Those feelings of self-loathing and despair influenced another life-changing decision, which was my decision to move as far away from my family and church as I could. I wound up in Florida. The years I spent there were some of the happiest of my life, because I felt like I could finally be myself and love who I wanted to love without anyone knowing. Unfortunately, I was deceiving myself. Even being an entire continent away from my family, I wanted them to keep thinking that the gay was prayed away. I was open with my friends in Florida, but I hid from my family.
When I moved near Fort Lauderdale, I met the man with whom I still share my life. More than 13 years later our relationship is stronger than it’s ever been, but 11 years ago I made a decision that has had repercussions on our lives to this day. Since there are other people whose lives remain impacted by that decision, I cannot go into detail here, but what I can say is that seven years ago I had to temporarily go back into the closet in order to protect those whom I love.
The irony was that my immediate family had finally accepted the reality of my relationship with my partner (even though we never openly discussed it), but… because of a choice I made, I had to go into hiding at work. I was at a point where I wanted to be fully authentic with everyone, and yet I had to continue living a double life. I moved as far as I could toward authenticity by playing the role of the very open-minded straight guy who had no problem going to a gay bar with his gay friends, but that was still a lie.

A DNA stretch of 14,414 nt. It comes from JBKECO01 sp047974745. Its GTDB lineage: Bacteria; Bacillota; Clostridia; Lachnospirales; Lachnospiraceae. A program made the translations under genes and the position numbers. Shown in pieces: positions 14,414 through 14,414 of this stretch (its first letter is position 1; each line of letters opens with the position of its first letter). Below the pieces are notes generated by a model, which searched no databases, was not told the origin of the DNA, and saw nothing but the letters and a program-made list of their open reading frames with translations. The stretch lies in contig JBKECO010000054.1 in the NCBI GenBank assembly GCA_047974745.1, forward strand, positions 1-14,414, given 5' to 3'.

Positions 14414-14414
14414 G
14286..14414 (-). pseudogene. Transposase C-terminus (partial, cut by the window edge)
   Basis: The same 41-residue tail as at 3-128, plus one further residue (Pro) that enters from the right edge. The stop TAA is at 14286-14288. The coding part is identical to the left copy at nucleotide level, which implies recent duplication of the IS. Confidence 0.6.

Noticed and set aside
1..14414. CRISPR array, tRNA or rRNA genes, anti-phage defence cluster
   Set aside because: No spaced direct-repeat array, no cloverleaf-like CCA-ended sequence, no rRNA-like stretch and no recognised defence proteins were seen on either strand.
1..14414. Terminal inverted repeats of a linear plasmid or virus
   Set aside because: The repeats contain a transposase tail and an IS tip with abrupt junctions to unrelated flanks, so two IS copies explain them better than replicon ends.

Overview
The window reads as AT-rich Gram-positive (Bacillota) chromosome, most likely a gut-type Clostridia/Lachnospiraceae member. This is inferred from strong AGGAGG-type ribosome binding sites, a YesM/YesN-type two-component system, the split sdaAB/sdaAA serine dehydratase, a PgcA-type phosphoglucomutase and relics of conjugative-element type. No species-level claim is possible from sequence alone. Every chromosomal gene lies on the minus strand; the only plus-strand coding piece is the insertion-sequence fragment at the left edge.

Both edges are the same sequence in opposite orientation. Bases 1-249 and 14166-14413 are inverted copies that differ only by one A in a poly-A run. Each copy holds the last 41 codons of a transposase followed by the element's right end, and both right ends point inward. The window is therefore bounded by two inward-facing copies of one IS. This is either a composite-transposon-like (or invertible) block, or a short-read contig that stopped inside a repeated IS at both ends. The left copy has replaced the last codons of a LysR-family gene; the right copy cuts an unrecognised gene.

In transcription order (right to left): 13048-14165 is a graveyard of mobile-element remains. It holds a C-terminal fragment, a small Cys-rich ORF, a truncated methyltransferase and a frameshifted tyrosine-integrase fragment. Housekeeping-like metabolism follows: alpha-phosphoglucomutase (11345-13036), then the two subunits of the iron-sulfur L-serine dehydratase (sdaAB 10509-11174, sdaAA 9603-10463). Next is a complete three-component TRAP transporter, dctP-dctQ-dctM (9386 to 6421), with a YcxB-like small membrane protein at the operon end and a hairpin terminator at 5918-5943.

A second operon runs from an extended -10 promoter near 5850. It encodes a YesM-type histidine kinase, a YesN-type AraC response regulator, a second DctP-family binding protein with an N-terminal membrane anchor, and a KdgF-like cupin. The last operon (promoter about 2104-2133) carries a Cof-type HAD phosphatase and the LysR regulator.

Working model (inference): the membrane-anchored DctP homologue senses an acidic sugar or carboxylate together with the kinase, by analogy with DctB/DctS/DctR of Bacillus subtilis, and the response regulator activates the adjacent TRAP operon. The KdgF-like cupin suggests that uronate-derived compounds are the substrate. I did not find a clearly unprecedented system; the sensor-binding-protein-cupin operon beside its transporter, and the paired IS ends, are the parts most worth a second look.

I left that job and emerged from hiding, but I remained disingenuous with people for whom I deeply cared and respected. To them, I offer my heartfelt apologies. Know that the deception ends today. I also apologize to any friends or extended family who feel that the words I used to describe the environment in which I grew up as being critical of beliefs they continue to cherish and hold sacred. Nothing could be further from the truth. I hold neither anger nor animosity toward any person or institution. I merely gave voice to the messages I heard and processed. I continue to rejoice with the faith and testimony that brings anyone to a place of genuine peace and happiness.
My path is mine and mine alone. I now have a relationship with the Divine that brings me unimaginable joy and peace. I’m also happy to say that the fears of repercussions from a decision made 11 years ago no longer haunt me. I step through that fear now, and I fully claim the authentic life I deserve to live. While I feel sorrow for the deceptions I had to maintain because of choices I’ve made, I no longer live in fear. I take responsibility for my decisions and I move forward, living fully in the NOW.
Today I live in love. Today and every day, I live as the authentic me that I am.
About the Author
Appio Hunter is an author, speaker, spiritual guide, and self-described champion for living joyously. He uses his seminars and workshops to facilitate conversations about authenticity, alignment, and the daily experience of community, connection, and joy. Appio is also a weekly columnist with The Good Men Project and co-host of the Real Men Feel Show along with his good friend Andy Grant.